All eyes to the skies: Hundreds of elaborate designed kites fly high above Bristol at international festival
- Annual event sees incredible kites, many on a staggering scale, thrill thousands of visitors
- Vast 3D animals such as tigers, dragons and a riotous display of sea life filled the air
- Showcase event was the world’s largest kite – a magnificent Kuwaiti flag the size of an Olympic pool
Some of the world’s largest and most spectacular kites filled the air at the Bristol International Kite Festival this weekend.
Now in its 26th year, the festival continues to be a popular and colourful attraction that attracts guests from all over the world.
Giant 3-D creatures such as a dragon, a pouncing tiger and a massive whale joined action-packed ‘rokkaku’ kite fighting battles, synchronised stunt routines, and even parachuting teddy bears.
Mid-leap: A tiger takes flight at Bristol International Kite Festival this weekend. The event has been running for 26 years and attracts thousands of people
Fearsome: A huge dragon looms over the crowds (left) while a trio of brightly-coloured primates take flight with the help of a plane (right). The festival is known for the painstakingly-crafted kites
Over the years the festival has welcomed guest flyers from America, Australia, New Zealand, Japan, Malaysia, China, Israel, and many countries in Europe, as well as a regular contingent of the best of British flyers and supporters.
This year it featured the official Guinness World Record holder for the world’s largest kite – a colossal 3D Kuwaiti flag the size of an Olympic swimming pool.
When laid out flat on the ground the kite measures 42m x 25m and has a lifting area of 1,019 square metres.
This extraordinary kite was commissioned by the Al Farsi family of Kuwait and made in New Zealand by kite maestro and regular Festival guest Peter Lynn. It is made from over 2,500 sq m of specially woven, high performance rip stop nylon and took 750 hours to build.
The Al Farsi kite in the colours of the Kuwaiti flag, which is the largest kite in the world, according to the Guiness Book of Records
Epic: The kite was made in New Zealand and took 750 hours to build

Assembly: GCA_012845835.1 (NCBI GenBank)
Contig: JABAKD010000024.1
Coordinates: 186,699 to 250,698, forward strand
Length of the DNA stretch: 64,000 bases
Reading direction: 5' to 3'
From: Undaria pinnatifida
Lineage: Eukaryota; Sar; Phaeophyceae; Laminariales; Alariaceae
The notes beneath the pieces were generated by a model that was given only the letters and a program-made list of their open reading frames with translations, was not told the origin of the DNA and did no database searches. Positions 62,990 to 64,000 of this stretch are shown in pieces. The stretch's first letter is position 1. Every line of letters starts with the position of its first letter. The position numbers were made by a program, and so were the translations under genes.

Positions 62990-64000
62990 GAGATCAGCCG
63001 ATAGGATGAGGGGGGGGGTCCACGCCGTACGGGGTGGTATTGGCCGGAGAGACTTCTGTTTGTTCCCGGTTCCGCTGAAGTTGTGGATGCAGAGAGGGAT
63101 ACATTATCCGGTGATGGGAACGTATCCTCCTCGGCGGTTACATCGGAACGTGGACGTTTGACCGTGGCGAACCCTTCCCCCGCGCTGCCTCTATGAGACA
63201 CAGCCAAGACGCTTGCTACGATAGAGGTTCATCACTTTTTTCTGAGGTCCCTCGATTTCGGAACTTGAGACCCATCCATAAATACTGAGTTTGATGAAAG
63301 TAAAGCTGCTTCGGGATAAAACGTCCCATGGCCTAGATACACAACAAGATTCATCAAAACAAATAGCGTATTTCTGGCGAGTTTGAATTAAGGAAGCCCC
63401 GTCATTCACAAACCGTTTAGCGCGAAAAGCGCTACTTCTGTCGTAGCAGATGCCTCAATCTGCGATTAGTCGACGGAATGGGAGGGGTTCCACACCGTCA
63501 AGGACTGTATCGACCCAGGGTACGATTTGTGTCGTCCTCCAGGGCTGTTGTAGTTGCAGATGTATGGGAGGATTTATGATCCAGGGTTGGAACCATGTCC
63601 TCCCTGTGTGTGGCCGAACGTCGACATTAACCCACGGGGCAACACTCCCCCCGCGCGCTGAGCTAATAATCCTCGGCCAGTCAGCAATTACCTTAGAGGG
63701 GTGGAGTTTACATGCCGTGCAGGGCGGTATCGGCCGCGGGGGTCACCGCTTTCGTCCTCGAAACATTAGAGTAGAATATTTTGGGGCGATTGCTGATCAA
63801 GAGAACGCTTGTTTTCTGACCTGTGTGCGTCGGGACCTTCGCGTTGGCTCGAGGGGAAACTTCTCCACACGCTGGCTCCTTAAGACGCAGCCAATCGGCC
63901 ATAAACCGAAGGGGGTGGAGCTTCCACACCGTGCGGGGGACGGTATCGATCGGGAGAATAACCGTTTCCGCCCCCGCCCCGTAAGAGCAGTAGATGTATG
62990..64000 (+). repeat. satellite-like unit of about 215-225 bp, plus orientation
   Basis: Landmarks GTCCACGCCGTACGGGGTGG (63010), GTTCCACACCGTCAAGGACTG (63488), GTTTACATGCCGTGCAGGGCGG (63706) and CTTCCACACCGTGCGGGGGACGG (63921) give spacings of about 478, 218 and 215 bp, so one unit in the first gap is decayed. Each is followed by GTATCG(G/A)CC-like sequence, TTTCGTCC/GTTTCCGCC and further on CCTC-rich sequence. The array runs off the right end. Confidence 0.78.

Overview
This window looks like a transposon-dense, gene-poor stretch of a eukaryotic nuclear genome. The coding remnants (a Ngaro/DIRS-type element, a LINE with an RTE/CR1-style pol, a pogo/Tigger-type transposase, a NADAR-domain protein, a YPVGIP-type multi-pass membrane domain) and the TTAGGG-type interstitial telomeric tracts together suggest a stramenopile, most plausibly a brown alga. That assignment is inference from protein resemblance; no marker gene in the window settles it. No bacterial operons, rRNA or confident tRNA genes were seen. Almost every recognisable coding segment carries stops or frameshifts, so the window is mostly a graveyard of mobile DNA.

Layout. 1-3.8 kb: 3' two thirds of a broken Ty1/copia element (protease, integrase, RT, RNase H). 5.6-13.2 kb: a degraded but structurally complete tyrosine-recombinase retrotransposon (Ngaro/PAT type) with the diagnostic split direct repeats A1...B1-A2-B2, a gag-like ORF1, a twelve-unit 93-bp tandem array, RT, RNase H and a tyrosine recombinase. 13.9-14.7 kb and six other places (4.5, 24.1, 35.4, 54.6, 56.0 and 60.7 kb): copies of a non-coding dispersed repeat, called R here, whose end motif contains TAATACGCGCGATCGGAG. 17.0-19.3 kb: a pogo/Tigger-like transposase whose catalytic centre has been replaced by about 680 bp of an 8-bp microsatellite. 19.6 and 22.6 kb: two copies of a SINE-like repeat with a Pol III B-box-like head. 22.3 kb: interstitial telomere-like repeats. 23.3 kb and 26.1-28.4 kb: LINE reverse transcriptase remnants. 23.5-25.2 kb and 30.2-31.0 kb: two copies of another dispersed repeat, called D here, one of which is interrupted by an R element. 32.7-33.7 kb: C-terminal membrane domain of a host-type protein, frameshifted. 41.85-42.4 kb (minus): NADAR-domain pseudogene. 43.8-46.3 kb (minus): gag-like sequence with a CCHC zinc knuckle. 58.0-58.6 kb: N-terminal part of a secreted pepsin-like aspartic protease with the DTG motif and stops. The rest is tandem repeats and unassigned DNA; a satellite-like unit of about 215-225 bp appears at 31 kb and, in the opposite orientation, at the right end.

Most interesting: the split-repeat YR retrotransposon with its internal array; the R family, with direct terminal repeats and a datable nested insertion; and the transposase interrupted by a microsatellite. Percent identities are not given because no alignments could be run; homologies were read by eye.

Air sprites: Two massive infants emblazoned with Union Jacks. This enormous fairy doesn’t need pixie dust to take flight
An enormous spiked black dome twirls in the wind on the grounds of the Ashton Court Estate It has no internal spars or frame but inflates with air to take its shape and requires a main flying line that can handle a staggering 20 tonne breaking strain.
Bristol International Kite Festival was the brainchild of three friends, Martin Lester, John Peyton, and Avril Baker. Lester and Peyton were designers and kite enthusiasts who had worked together at Bower Ashton College of Art & Design, in Bristol and Avril was working in public relations and marketing.
Following a successful flying display they put on for a local council event the three decided to stage a proper kite festival. The first event had a budget of £300. It is now one of the region’s biggest events and hosts thousands of visitors.
The event also raises money for the Great Western Air Ambulance Charity and is currently trying to generate £250, 000 for a new helicopter.
Diaspora: A few of the odder and more risque creations
Over the years the festival has welcomed guest flyers from America, Australia, New Zealand, Japan, Malaysia, China, Israel, and many countries in Europe
A man prepares to launch a bird-shaped kite at festival, which is one of Europe’s largest kite events
Aerobic: A man launches a small stunt kite